Async/await vs coroutines?

I have noticed that in the last decade or so various programming languages have adopted an async/await model of concurrency (Javascript, C#, Rust, Zig, etc.). This surprised me as my experience with Lua had me assume that a coroutine model of concurrency was superior and would win. Obviously I have missed something. What are the advantages of async/await? More explicit? Lower level? Easier to implement? More flexible? How else do async/await and coroutines compare?

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Coroutines are typically

Coroutines are typically more costly in space since they capture the whole stack frame, where async/await make it a little easier to capture only relevant state. The cost for better storage use is code duplication for functions that can be used in both synchronous and asynchronous contexts.

Interesting. So a coroutine

Interesting. So a coroutine needs its entire stack saved because it needs the full context to continue running anywhere in its call stack while async/await only needs to save enough state to handle computing the remaining possible yield/return points?

Bad assumption

Coroutines don't need to save their entire stack, but sometimes the easiest implementation is to copy the entire stack, so that is how it is implemented naively.

There are lots of possibilities for how to implement coroutines, but unfortunately most languages have to interop (FFI) with existing languages / libraries / etc., and thus there are certain conventions (calling conventions, stack layout conventions, etc.) that implementations must follow, and that is another reason why "copy the whole stack" is a popular answer.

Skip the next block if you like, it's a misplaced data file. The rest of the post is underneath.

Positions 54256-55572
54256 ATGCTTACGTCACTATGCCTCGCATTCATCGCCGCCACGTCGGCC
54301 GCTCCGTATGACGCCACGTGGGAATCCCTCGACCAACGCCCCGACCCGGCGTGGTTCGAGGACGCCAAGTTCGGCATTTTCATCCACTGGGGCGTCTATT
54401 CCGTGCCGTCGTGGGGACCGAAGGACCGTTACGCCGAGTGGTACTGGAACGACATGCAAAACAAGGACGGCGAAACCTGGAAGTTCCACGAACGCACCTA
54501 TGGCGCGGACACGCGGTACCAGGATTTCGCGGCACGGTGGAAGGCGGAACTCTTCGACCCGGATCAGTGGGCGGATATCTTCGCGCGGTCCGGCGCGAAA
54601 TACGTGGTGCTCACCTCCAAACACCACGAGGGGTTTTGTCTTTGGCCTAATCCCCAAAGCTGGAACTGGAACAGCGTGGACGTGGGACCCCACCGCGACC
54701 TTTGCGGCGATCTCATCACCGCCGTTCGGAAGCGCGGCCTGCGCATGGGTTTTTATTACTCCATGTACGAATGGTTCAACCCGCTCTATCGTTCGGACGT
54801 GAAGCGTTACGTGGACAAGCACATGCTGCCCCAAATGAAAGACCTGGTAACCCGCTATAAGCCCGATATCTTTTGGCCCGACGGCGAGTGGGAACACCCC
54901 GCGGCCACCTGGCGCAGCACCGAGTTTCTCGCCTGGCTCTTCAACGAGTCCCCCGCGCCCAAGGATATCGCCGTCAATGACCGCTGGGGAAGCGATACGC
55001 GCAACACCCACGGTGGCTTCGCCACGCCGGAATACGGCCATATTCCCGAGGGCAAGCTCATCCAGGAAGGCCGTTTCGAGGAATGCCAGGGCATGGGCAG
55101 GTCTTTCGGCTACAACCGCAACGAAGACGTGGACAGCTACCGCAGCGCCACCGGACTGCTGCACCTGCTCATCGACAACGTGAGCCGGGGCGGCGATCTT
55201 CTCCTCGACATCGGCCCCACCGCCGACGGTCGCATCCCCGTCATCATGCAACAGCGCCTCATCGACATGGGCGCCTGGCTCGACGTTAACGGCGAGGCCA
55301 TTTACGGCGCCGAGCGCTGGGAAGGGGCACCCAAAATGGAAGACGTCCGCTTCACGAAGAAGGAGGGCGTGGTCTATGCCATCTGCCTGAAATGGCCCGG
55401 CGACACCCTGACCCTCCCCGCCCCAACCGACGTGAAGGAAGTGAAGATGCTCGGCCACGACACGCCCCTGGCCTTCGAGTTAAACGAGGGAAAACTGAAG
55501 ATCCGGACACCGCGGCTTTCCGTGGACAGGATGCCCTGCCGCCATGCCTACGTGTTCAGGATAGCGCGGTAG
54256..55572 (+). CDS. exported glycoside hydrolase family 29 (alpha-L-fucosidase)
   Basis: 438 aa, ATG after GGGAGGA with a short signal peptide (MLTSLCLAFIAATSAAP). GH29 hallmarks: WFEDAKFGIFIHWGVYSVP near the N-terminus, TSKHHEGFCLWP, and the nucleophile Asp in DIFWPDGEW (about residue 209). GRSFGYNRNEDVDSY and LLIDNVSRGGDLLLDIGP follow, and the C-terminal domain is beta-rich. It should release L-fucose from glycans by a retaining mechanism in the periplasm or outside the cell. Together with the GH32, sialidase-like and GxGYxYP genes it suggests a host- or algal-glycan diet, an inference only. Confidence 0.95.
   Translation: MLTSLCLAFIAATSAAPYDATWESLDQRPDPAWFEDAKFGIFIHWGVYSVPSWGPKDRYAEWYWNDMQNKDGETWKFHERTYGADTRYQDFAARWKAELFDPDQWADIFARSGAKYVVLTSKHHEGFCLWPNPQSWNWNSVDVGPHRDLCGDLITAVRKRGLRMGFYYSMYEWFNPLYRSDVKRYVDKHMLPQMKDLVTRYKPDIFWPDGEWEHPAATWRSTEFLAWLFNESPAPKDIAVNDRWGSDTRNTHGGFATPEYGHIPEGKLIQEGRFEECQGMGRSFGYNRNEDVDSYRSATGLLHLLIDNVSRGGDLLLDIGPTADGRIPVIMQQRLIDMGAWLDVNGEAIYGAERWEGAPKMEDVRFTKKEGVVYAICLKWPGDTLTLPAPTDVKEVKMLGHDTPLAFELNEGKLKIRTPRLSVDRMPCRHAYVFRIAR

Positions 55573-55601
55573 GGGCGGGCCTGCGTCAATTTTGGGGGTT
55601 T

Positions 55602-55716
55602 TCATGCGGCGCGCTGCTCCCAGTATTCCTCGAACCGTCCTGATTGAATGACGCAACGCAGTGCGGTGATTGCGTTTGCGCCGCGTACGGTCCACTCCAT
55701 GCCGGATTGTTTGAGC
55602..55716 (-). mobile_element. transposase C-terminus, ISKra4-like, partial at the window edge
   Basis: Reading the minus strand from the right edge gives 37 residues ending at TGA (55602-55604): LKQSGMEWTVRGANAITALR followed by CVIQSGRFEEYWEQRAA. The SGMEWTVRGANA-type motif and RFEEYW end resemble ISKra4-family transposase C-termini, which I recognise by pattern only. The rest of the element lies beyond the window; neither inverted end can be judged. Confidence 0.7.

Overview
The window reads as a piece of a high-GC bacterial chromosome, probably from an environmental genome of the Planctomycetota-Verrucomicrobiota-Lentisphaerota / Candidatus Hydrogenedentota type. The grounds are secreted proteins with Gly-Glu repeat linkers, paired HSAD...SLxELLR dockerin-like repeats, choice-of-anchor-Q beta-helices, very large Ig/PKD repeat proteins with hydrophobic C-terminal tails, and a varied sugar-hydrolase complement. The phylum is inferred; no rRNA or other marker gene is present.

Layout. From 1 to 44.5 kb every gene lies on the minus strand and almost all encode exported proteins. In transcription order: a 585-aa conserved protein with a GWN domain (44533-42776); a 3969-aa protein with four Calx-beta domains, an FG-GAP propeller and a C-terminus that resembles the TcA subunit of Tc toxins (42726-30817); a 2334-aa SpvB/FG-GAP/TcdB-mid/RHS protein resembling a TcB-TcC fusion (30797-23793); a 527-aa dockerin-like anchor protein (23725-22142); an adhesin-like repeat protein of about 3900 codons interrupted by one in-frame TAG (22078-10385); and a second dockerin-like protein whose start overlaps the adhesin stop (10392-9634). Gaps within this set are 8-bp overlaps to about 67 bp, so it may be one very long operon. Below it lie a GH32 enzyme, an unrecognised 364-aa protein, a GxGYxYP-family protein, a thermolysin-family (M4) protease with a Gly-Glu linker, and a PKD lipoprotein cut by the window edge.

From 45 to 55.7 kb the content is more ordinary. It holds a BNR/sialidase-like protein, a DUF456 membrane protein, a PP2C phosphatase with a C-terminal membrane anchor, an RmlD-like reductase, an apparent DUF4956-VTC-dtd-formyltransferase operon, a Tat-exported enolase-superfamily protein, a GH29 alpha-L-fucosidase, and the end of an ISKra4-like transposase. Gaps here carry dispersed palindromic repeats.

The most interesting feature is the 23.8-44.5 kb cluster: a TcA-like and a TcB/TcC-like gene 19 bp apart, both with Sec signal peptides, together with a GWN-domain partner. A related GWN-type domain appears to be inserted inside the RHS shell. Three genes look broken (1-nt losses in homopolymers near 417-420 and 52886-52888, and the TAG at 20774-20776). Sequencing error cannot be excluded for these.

If you didn't require FFI from within a co-routine, then the set of options that you have as the code generator open up hugely.

Ah, thank you for clarifying.

Ah, thank you for clarifying.


I'd speculate that the low-level device is essentially a collective giving up: that concurrency is (in practice) widely perceived to be a problem for which, over many decades, no high-level device has been able to gain traction, and therefore no higher-level device is worth investing energy in — neither effort in designing it into a language, implementing it, nor using it.

Interesting. Are there known

Interesting. Are there known lowest-level concurrency devices that all others can be built on?

To be clear

I make no suggestion at all, one way or another, on the merits of these perceptions; merely suggesting they are widely perceived.

Something else

There is something else at work, I think, and it's about usability. Co-routines require thinking in a different mental space, and they require that you organize your code differently. In a lot of ways, async/await does not. Or at least it does not appear to until you're too deep into it to back out. :-)

Async/await is deceptively compatible with existing sequential programming practice. With a bit of tooling, it's possible to take existing sequential code and convert it to async/await with very little effort and substantial benefit. Having done so, you soon find that you've been so successful at producing parallelization that you get rudely surprised when something "simple" like map in TypeScript proceeds to do "wide parallel issue" of async calls. Thankfully, there aren't all that many examples of functions similar to map in sequential codes. Few enough that you can learn a manageably small number of things to avoid and call it good. Though it does make me contemplate whether asynchrony shouldn't be part of the static type system.

At least in my experience, the place where async/await comes back to bite you in a larger way is in the interactions between out-of-order execution and external time constraints (either timeouts or human perception). Since the execution order of "threadlets" isn't defined, you can easily end up in situations where it is impossible to know if you can meet deadlines. I've made the mistake (with the help of TypeScript map) of issuing so many threadlets that a database connection with a 10 minute activity timeout quit on me. If you sufficiently overload the host machine for testing purposes, you'll discover all sorts of places in the Node HTTP stack that are not as robust as perhaps they should be.